Federal Housing Administration loans are often income-based and provide a way for new buyers to get into homes without a conventional mortgage. The FHA offers loans with favorable terms so you can save on interest and fees.
The U.S. Department of Agriculture offers both loans and grants to those who fall within the income requirements for their region. The homebuyer assistance program provides fixed loan payments, so you don’t need to worry about your house becoming more expensive than you signed up for.
Good Neighbor Next Door
The Department of Housing and Urban Development (HUD) offers the Good Neighbor Next Door program offers discounts of up to 50 percent on the listed price of a home in a “revitalization area.”
Only those in certain professions qualify: firefighters, teachers, law enforcement officers, and EMTs are invited to apply.
The U.S. Department of Veterans Affairs (VA) offers service members, both active and veterans, the chance to buy a home without the hoops.
These loans make for cheaper homes because the interest rates are competitive and there’s no private mortgage insurance required. There’s also no minimum credit score or down payment required.
Your state and city may offer its own grants and home buyer programs to help locals buy cheaper homes. Ask a real estate agent at Jeeves Realty or your local HUD-approved housing counseling agency to learn more.
4. Buy Urban
Be like the pioneers of the past and move into an urban neighborhood that is, as they say, “up and coming.”
Up and coming is a strange modifier. It’s used to refer to recently gentrified neighborhoods, but some also use it to describe up and coming adjacent communities – the ones that have “potential.”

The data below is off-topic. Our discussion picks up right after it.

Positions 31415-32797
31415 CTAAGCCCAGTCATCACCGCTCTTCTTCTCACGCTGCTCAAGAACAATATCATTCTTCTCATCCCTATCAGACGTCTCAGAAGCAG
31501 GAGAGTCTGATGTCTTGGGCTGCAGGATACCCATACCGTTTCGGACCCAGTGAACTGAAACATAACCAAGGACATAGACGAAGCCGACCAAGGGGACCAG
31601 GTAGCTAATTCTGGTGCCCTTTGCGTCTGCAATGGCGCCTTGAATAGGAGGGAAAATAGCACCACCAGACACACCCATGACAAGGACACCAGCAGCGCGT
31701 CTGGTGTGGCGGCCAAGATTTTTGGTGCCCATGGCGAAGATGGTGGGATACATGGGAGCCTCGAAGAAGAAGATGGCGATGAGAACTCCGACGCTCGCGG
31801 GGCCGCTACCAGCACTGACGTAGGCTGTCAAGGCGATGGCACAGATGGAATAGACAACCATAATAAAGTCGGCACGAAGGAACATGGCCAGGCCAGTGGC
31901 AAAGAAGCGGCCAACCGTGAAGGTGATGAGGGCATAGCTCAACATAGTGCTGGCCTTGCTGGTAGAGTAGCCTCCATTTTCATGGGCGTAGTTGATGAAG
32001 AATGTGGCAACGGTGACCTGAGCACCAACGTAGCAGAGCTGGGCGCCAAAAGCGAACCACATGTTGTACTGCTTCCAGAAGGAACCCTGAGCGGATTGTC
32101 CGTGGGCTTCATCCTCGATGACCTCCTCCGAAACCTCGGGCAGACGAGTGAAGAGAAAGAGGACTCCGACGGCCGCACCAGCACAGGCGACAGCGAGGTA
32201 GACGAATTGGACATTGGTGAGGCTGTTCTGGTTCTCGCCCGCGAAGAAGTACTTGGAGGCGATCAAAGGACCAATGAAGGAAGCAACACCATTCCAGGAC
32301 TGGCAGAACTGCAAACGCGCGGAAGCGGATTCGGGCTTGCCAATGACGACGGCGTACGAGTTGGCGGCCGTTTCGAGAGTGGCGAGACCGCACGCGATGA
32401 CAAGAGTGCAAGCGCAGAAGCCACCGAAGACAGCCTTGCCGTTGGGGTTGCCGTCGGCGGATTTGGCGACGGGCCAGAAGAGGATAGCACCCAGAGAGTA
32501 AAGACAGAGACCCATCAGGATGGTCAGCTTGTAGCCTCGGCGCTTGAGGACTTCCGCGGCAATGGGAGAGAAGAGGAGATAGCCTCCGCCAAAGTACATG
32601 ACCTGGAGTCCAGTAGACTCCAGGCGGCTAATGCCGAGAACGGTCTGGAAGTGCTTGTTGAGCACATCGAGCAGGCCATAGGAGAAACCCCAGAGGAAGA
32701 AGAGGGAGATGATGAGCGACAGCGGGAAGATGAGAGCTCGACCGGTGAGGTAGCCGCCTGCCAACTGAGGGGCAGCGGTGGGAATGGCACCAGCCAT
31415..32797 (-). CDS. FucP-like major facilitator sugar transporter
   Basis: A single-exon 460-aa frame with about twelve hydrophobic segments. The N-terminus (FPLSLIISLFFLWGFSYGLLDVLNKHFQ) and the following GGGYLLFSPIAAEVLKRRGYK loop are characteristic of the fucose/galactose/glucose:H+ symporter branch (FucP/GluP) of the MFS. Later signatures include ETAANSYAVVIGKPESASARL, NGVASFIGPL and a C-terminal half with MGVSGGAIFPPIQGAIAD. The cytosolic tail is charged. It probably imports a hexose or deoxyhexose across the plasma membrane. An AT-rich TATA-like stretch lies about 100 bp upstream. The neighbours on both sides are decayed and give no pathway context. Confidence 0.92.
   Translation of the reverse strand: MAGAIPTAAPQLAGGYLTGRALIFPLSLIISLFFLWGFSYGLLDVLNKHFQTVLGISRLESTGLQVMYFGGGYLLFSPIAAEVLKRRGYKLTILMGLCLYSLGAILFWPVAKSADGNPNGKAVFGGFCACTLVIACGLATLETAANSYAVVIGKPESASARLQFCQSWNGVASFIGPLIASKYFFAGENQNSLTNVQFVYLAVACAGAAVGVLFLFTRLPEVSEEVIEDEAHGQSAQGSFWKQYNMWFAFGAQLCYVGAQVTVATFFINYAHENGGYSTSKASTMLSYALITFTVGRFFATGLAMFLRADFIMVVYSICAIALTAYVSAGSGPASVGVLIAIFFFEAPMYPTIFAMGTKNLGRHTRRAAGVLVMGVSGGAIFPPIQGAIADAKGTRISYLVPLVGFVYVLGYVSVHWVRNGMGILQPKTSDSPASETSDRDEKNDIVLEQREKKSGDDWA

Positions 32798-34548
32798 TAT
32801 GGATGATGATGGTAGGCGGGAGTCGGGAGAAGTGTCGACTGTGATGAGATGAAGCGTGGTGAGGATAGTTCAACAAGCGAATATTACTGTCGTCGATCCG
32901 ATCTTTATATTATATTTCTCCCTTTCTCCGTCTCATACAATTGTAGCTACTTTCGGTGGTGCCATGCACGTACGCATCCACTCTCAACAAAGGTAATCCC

Buying in these neighborhoods or zip codes often means scoring lower property prices for the cost of living within driving distance to areas with more amenities.
Check with your state or municipal government to learn about additional grants or loan options available to buyers moving into revitalization areas.
5. Buy Rural
Rural properties aren’t just a place to retire. They’re also far cheaper than suburban properties and often include both significantly larger properties and land. Buying rural has several advantages. Your property price isn’t likely to fluctuate significantly, meaning you won’t find yourself in an upside-down mortgage.
Plus, you could get help from the USDA, which has programs to encourage people to buy properties and live in rural areas across the United States.
Don’t forget, you’ll also save on extras like homeowner’s association fees and property taxes.
Save Money for Tomorrow With a Cheap Property
Whether you’re a first-time home buyer or you’re hoping for a blank canvas to make your own, using these methods for the cheapest way to buy house saves you money today and allows you to dream for tomorrow.
From the principle to mortgage insurance and interest, there are plenty of ways to save. You just need to be creative and even be willing to experience something new.
Did you find a property at a steal? Share your stories in the comments below.